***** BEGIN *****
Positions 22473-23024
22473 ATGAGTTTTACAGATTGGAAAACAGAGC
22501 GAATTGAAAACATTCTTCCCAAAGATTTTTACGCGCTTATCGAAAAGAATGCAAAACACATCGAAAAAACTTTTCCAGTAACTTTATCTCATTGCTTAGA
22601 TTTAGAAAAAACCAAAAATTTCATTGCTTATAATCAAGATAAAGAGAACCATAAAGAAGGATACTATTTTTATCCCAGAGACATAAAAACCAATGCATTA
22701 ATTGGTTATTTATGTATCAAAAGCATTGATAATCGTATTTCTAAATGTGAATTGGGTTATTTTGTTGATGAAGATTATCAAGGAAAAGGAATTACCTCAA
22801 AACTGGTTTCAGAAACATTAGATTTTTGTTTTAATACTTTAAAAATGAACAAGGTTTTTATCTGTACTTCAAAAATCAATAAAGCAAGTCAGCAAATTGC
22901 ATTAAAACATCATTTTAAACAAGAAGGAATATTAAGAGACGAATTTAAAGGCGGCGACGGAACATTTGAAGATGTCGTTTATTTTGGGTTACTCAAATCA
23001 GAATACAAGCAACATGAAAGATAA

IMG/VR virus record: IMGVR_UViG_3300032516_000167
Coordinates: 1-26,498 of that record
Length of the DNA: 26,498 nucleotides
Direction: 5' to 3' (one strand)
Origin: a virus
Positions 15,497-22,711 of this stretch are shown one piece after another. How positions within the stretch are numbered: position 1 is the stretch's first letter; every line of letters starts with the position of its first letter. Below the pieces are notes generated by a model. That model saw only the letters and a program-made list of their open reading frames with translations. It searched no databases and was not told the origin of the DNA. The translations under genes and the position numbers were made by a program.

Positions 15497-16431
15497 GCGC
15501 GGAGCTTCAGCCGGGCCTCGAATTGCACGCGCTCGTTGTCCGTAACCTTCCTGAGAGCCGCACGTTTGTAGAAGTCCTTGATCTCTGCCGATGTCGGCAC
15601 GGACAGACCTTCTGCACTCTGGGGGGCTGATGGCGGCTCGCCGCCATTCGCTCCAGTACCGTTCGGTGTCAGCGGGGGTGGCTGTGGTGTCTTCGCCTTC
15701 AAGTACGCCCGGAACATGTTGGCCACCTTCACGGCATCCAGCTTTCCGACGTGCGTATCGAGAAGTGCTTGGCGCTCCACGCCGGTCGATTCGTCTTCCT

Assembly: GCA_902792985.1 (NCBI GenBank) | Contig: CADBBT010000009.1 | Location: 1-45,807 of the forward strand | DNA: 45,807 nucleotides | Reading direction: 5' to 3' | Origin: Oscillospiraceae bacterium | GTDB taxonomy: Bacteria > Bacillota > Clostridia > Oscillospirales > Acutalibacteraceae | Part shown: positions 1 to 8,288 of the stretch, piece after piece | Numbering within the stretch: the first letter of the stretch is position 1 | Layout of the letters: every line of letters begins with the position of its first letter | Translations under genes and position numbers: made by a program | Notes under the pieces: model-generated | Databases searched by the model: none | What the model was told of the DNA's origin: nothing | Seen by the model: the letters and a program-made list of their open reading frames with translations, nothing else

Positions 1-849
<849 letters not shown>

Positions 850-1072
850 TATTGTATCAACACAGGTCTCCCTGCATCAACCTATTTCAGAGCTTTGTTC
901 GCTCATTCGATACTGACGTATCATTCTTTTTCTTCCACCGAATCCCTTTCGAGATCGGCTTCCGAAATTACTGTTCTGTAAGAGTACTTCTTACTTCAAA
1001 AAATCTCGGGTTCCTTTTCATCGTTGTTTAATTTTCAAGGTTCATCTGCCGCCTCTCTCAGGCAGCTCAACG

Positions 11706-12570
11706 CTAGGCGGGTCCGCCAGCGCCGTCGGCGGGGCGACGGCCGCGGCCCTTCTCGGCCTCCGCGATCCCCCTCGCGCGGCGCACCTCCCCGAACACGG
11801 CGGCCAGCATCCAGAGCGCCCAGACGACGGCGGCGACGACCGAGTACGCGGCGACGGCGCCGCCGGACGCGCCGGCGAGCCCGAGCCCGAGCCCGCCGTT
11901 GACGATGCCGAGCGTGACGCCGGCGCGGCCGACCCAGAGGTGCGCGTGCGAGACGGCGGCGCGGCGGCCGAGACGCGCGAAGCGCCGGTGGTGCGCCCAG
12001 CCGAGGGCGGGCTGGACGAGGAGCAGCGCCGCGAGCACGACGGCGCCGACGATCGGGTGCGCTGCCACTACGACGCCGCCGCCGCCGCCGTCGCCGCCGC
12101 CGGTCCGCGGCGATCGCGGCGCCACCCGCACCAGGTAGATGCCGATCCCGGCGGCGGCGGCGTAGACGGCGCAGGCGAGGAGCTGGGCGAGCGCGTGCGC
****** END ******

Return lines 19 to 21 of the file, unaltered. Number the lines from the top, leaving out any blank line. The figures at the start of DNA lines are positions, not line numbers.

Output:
15701 AAGTACGCCCGGAACATGTTGGCCACCTTCACGGCATCCAGCTTTCCGACGTGCGTATCGAGAAGTGCTTGGCGCTCCACGCCGGTCGATTCGTCTTCCT

Assembly: GCA_902792985.1 (NCBI GenBank) | Contig: CADBBT010000009.1 | Location: 1-45,807 of the forward strand | DNA: 45,807 nucleotides | Reading direction: 5' to 3' | Origin: Oscillospiraceae bacterium | GTDB taxonomy: Bacteria > Bacillota > Clostridia > Oscillospirales > Acutalibacteraceae | Part shown: positions 1 to 8,288 of the stretch, piece after piece | Numbering within the stretch: the first letter of the stretch is position 1 | Layout of the letters: every line of letters begins with the position of its first letter | Translations under genes and position numbers: made by a program | Notes under the pieces: model-generated | Databases searched by the model: none | What the model was told of the DNA's origin: nothing | Seen by the model: the letters and a program-made list of their open reading frames with translations, nothing else

Positions 1-849